In 1916, that was all about to change. America’s inventive spirit during the next 20 years would create an entire industry to provide the convenience of electric power to rural and remote areas. By 1935, nearly one million rural homes, businesses, communities, churches, schools, resorts, and cabins were producing their own electric power with farm and wind electric plants.

    That’s been going on for a long time. Nothing new under the sun.

    The windmills in Switzerland, or is it Holland?, wherever, were used to pump water too.

  20. Cloggie on Mon, 15th May 2017 6:02 am 

    The windmills in Switzerland, or is it Holland?, wherever, were used to pump water too.

    Make that Holland, no windmills between the Alps. Large parts of the country wouldn’t exist without windmills pumping below-sealevel water away:

    https://www.youtube.com/watch?v=-zDauA9QEkQ

    Or sawing wood to construct ships to sail to Nieuw Amsterdam (sometimes misspelled as “New York”).

    https://www.youtube.com/watch?v=Q6FxG3ll-lw

    (Video made by American tourist who clearly appreciates solid mechanics and craftsmanship)

  21. Sissyfuss on Mon, 15th May 2017 10:13 am 

    Clognewable, what is the proper technique for dealing with panels that have reached the end of their lifespan? Do you junk them, can the components be disassembled and some of them such as the framing be reused? Or do you melt them all down and start over?

  22. Cloggie on Mon, 15th May 2017 10:21 am 

    Sissquestionare, you know what a youtube is, right? No, it is not iMetro.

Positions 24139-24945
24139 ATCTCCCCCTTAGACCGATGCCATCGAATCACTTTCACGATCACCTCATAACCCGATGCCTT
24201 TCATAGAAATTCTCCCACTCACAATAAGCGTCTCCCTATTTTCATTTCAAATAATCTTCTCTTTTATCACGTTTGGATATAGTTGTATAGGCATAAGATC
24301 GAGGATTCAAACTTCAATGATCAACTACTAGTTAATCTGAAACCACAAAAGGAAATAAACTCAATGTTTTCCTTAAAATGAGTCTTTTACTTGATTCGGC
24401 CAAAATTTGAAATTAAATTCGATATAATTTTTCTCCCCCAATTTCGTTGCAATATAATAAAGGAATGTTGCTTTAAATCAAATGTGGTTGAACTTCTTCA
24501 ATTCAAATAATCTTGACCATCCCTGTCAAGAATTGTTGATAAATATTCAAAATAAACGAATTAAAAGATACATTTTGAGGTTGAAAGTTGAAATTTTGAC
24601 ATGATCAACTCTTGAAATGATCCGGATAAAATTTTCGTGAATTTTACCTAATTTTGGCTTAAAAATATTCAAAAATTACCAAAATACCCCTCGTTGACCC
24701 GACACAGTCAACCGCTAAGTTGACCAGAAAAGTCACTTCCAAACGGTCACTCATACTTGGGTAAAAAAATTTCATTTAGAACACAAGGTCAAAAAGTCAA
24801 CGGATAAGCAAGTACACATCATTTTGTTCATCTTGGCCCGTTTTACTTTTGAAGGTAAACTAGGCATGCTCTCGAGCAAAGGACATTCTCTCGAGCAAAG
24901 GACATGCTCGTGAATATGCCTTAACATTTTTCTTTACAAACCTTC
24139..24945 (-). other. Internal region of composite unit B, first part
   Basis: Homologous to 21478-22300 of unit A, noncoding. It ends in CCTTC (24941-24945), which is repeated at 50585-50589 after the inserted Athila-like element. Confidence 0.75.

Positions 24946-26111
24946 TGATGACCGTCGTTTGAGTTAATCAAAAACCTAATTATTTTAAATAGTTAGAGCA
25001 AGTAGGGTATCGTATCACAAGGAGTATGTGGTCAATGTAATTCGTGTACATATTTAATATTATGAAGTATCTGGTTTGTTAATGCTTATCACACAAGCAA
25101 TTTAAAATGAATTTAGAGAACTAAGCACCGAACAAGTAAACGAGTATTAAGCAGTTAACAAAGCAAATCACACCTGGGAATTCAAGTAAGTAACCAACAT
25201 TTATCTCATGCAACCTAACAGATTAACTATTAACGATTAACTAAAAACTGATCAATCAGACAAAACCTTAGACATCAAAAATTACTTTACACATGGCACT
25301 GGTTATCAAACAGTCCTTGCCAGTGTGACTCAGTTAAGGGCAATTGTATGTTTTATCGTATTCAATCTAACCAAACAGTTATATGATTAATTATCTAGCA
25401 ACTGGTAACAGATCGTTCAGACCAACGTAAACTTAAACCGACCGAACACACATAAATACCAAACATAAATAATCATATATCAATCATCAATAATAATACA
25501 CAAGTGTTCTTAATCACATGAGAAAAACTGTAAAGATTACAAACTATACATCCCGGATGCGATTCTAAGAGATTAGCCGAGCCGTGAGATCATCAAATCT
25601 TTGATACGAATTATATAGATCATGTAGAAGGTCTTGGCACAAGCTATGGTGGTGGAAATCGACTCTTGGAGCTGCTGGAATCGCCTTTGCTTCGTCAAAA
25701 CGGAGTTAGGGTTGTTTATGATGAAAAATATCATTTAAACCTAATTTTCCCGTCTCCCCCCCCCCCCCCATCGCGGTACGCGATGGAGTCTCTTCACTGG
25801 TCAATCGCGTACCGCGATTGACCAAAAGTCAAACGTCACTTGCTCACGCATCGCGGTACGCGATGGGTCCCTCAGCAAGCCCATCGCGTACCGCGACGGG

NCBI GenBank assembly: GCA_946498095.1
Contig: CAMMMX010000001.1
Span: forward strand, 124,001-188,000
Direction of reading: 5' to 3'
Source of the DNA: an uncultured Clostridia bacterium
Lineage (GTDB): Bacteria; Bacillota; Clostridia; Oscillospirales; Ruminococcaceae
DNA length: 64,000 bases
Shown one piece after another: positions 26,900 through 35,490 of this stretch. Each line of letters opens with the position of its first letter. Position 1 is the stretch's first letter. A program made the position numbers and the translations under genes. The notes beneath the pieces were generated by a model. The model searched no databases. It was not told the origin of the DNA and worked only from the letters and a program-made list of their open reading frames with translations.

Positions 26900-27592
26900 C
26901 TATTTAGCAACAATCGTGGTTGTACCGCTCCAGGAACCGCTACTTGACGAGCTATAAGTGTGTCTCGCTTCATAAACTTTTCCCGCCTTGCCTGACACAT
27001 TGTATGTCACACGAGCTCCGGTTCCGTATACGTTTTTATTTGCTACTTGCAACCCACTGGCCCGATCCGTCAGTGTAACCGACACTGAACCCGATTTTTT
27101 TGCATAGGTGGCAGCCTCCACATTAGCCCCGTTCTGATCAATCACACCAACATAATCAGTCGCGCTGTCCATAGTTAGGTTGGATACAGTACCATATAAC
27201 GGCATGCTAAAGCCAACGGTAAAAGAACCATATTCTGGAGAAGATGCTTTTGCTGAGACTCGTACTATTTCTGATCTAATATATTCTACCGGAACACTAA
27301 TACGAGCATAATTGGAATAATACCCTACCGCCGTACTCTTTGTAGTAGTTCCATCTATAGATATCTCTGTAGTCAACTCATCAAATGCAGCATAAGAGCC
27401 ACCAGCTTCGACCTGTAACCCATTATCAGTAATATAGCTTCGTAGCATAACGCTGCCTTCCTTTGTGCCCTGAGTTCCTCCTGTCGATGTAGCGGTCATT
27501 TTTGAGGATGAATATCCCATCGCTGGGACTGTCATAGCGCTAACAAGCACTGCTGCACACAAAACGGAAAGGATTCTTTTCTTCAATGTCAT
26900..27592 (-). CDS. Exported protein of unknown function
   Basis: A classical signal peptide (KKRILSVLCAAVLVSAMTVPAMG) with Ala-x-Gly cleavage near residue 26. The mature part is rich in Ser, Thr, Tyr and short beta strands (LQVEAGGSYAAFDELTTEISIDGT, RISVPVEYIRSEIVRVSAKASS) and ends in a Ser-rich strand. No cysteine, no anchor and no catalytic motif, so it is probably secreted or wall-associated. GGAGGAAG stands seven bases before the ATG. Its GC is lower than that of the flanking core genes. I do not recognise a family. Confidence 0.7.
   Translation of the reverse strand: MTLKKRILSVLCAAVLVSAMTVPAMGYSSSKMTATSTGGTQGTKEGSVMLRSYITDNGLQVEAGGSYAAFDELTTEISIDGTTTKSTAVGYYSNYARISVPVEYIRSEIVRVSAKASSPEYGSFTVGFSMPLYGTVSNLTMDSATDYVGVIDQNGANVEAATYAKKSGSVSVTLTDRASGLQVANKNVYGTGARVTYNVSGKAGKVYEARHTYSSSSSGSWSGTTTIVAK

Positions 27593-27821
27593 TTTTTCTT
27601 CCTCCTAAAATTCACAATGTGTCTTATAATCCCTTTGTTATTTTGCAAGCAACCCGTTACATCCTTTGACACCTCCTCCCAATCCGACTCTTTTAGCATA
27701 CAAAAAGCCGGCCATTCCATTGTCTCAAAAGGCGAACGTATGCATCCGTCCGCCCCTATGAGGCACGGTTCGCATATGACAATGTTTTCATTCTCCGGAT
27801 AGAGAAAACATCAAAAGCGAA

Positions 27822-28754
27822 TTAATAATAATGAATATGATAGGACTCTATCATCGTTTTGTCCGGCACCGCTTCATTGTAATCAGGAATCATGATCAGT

https://www.youtube.com/watch?v=81-MEpcA-Rc
    https://www.youtube.com/watch?v=I2lXOzOfvPA

  23. Sissyfuss on Mon, 15th May 2017 10:51 am 

    Thank you for your sarcastic and insincere reply, Clogpolean. It means the world. And this YouTube deal, a revelation indeed. Can’t thank you less than enough.

  24. Sissyfuss on Mon, 15th May 2017 10:59 am 

    Alright Clogeurzone. I forgive your bitchyness. Those vids were bitchin. That means excellent for you Dikelanders.

  25. rockman on Mon, 15th May 2017 6:09 pm 

    I don’t really care what anyone who isn’t putting their money into solar power right now has to say about its economic viability. I don’t care to try to endlessly run down whatever numbers they toss around. None of that is of f*cking interest to me. LOL.

    What does interest me: companies investing THEIR MONEY in commercial solar projects intent on making a profit. They may not know what the f*ck they’re doing but have enough confidence to risk THEIR CAPEX in the process. Which is a hell of a lot more credible then what any armchair expert claims IMHO. An update on Texas solar…and note nothing pointed out is being done as charity projects or has any motivation to “save the planet” or doing it “for the children. The motives are purely and 100% profit motivated. Maybe they’ll generate the profits anticipated…maybe not. But these investors are voting with the $’s and not just words like all the naysayers:

    “Southern Power announced the commercial operation of the 102 MW Lamesa Solar Facility in Dawson County, Texas. With three large-scale solar power projects operating in the state, Southern Power owns one of the largest utility-scale solar portfolios in Texas. Southern Power acquired the facility in July 2016 from Renewable Energy Systems Americas Inc.